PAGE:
England’s Unusual Charm

By | Category: Travel tips & opinions
competitors in the Maldon Mud Race

competitors in the Maldon Mud Race

England has many attractions. Some are scenic, some historic, some are spectacular and some…. Well some don’t easily fit into any category at all. The English sense of ‘fun’ can sometimes be a little eccentric – and that’s putting it mildly – and at times that does make for some unique occasions. One such example is The Maldon Mud race, held each year on the banks of the River Blackwater in Essex.

We all know how seriously the Brits take their sport: ask anyone from the UK and they’ll happily tell you that their islands are the original home of soccer, golf, tennis, boxing, cricket, rugby, the modern Olimpicks (note the spelling!), Formula 1, table tennis and plenty more besides. Needless to say you can find plenty of these sports taking place up and down the country to this day.

But the Maldon Mud race is a peculiar hybrid of that British enthusiasm for sport combined with their desire to be silly. Runners typically compete in fancy dress. If Monty Python had had a hand in devising the Olympic Games, the Maldon Mud Race would be in there.

well, it is a mud race!

well, it is a mud race!

Initiated in 1973 as a light-hearted bet the race involves a 400 yard ‘dash’ across the swampy estuary of the Blackwater. It has grown over the years to the point where it attracts over 300 hundred entries and over 25,000 spectators. In the process it has become a significant source of charity fundraising with over £55,000 generated in 2014 alone. It has also put the sleepy town of Maldon on the tourist map.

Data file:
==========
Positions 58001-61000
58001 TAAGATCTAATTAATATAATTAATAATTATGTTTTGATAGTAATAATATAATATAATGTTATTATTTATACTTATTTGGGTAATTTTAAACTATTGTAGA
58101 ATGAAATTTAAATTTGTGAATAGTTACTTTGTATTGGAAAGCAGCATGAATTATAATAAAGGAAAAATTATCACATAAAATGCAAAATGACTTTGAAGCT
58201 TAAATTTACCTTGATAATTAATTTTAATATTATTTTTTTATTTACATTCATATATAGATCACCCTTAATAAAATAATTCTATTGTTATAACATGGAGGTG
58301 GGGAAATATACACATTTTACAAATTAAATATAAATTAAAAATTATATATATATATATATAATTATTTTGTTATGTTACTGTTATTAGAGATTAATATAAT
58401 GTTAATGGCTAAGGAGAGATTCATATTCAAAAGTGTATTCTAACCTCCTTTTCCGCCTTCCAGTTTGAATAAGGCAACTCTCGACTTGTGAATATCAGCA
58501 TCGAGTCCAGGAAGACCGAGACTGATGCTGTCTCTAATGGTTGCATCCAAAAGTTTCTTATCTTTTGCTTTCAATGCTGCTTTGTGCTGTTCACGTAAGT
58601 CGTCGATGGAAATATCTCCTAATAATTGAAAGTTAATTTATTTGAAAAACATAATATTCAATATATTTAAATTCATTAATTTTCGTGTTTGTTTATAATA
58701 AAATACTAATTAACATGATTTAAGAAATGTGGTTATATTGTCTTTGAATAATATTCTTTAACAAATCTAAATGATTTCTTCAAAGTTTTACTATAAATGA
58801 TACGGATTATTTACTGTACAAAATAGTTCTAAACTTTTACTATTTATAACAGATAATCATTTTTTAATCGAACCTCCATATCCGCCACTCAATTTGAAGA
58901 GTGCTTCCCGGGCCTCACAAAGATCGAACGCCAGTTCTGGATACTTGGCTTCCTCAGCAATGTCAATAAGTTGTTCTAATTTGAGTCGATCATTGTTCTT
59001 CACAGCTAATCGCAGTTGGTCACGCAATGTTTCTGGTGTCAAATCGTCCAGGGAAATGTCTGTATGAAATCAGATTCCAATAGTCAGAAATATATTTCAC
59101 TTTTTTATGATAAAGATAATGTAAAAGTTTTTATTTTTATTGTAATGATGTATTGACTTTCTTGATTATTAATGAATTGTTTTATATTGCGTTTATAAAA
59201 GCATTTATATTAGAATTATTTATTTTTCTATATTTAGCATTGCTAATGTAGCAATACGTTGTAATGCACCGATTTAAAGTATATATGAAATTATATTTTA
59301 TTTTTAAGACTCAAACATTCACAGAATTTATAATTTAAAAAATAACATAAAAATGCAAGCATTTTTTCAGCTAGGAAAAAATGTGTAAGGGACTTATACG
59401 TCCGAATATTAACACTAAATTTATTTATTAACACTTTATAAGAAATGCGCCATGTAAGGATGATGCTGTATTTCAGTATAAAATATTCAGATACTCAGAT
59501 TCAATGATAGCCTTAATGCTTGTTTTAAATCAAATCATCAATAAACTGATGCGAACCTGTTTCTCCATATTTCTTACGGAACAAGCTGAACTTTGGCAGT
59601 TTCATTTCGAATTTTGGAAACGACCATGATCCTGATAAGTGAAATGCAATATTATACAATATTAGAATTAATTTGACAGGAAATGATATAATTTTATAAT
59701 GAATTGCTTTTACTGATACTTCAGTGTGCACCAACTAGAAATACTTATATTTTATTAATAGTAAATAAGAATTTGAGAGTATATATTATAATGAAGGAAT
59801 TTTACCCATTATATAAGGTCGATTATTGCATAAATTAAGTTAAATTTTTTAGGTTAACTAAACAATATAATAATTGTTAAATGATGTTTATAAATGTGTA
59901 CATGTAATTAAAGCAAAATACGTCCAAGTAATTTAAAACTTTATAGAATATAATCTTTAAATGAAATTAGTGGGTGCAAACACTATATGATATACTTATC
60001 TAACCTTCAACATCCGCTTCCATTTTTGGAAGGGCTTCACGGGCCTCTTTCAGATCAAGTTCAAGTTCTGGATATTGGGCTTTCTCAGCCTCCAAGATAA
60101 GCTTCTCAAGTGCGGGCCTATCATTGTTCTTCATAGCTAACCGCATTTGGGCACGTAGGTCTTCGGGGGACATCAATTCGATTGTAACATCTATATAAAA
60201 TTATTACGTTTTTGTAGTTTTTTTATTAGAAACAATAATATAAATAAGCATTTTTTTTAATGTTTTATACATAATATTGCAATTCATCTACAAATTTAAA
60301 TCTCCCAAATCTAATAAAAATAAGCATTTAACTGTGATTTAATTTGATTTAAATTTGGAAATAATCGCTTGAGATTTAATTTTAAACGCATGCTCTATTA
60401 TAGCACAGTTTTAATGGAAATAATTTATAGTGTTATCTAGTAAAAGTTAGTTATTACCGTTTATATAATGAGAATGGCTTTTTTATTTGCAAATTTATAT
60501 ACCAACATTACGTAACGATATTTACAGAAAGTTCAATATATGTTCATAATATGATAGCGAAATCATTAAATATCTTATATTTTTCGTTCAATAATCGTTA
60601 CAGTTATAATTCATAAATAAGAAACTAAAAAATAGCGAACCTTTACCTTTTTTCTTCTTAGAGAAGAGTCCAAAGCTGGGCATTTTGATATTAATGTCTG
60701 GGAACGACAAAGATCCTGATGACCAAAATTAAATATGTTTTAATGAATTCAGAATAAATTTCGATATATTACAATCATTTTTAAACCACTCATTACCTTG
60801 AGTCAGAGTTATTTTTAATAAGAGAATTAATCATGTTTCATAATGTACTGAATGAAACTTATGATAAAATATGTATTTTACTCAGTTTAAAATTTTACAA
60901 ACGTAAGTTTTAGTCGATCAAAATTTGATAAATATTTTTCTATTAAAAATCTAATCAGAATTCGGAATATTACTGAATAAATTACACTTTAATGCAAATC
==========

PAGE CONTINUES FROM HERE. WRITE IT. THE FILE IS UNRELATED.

The fastest recorded time for that 400 yard trip across the river is three and a half minutes. There is no record for the slowest time, although, so far, no-one has gone missing during the event. Several competitors have been rendered unrecognisable by the gloopy, black mud of the estuary, but a quick rub down with a clean towel has, so far, been sufficient to resolve all cases of unidentified creatures dragging themselves out of the mire.

Quite why the natives of southern England should be so keen to dress up as penguins, prehistoric monsters and nuns (there are always a surprising number of nuns involved) as a precursor to throwing themselves headlong into the Blackwater’s uniquely muddy estuary remains a mystery. It is however an undeniably British way to go about having a good time. The race offers a rare glimpse into the often inscrutable make-up of the British character.

To be fair to the Brits, the event now regularly attracts entrants from all around the world. Like Monty Python and the Olympics, the race has become a global phenomenon.

We should add that there is no shortage of equally odd-ball festivals that take place up and down England’s green and pleasant land. They are not the sort of thing that anyone would typically go out of their way for, but if you do happen to stumble across one on your travels you won’t be disappointed. Events such as the Stilton Cheese Rolling Championships “(which, this year, take place on May 4th, the May bank holiday in the Cambrdgeshire village of Stilton just off the A1)” or the Swamp Soccer World Cup are amongst those to be found dotted around what has always been a slightly dotty set of islands.


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